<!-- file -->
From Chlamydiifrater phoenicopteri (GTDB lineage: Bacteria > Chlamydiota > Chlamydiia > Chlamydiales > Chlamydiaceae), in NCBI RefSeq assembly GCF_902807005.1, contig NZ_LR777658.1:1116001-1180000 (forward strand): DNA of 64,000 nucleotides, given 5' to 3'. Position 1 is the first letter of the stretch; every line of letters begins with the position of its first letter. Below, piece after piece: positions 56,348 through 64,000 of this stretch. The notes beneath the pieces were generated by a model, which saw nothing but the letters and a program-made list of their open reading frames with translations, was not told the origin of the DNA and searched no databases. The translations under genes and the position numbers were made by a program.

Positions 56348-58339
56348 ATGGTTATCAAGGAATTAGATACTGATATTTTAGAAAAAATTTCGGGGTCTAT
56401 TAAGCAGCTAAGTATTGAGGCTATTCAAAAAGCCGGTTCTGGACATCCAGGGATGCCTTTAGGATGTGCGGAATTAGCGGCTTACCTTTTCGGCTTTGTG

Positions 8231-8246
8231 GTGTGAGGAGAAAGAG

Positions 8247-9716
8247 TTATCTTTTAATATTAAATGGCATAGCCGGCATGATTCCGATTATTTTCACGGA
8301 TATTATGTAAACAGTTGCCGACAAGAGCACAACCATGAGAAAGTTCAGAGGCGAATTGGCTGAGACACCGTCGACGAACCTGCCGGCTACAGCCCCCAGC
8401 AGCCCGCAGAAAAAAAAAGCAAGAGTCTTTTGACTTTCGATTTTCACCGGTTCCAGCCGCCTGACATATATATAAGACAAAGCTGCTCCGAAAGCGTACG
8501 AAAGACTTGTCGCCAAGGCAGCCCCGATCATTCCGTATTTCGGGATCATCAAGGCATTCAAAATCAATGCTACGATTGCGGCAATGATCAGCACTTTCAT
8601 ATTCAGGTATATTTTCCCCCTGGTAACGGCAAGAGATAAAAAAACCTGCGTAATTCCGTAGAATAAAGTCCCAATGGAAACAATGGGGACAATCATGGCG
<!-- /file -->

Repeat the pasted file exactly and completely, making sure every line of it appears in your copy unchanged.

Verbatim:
From Chlamydiifrater phoenicopteri (GTDB lineage: Bacteria > Chlamydiota > Chlamydiia > Chlamydiales > Chlamydiaceae), in NCBI RefSeq assembly GCF_902807005.1, contig NZ_LR777658.1:1116001-1180000 (forward strand): DNA of 64,000 nucleotides, given 5' to 3'. Position 1 is the first letter of the stretch; every line of letters begins with the position of its first letter. Below, piece after piece: positions 56,348 through 64,000 of this stretch. The notes beneath the pieces were generated by a model, which saw nothing but the letters and a program-made list of their open reading frames with translations, was not told the origin of the DNA and searched no databases. The translations under genes and the position numbers were made by a program.

Positions 56348-58339
56348 ATGGTTATCAAGGAATTAGATACTGATATTTTAGAAAAAATTTCGGGGTCTAT
56401 TAAGCAGCTAAGTATTGAGGCTATTCAAAAAGCCGGTTCTGGACATCCAGGGATGCCTTTAGGATGTGCGGAATTAGCGGCTTACCTTTTCGGCTTTGTG

Positions 8231-8246
8231 GTGTGAGGAGAAAGAG

Positions 8247-9716
8247 TTATCTTTTAATATTAAATGGCATAGCCGGCATGATTCCGATTATTTTCACGGA
8301 TATTATGTAAACAGTTGCCGACAAGAGCACAACCATGAGAAAGTTCAGAGGCGAATTGGCTGAGACACCGTCGACGAACCTGCCGGCTACAGCCCCCAGC
8401 AGCCCGCAGAAAAAAAAAGCAAGAGTCTTTTGACTTTCGATTTTCACCGGTTCCAGCCGCCTGACATATATATAAGACAAAGCTGCTCCGAAAGCGTACG
8501 AAAGACTTGTCGCCAAGGCAGCCCCGATCATTCCGTATTTCGGGATCATCAAGGCATTCAAAATCAATGCTACGATTGCGGCAATGATCAGCACTTTCAT
8601 ATTCAGGTATATTTTCCCCCTGGTAACGGCAAGAGATAAAAAAACCTGCGTAATTCCGTAGAATAAAGTCCCAATGGAAACAATGGGGACAATCATGGCG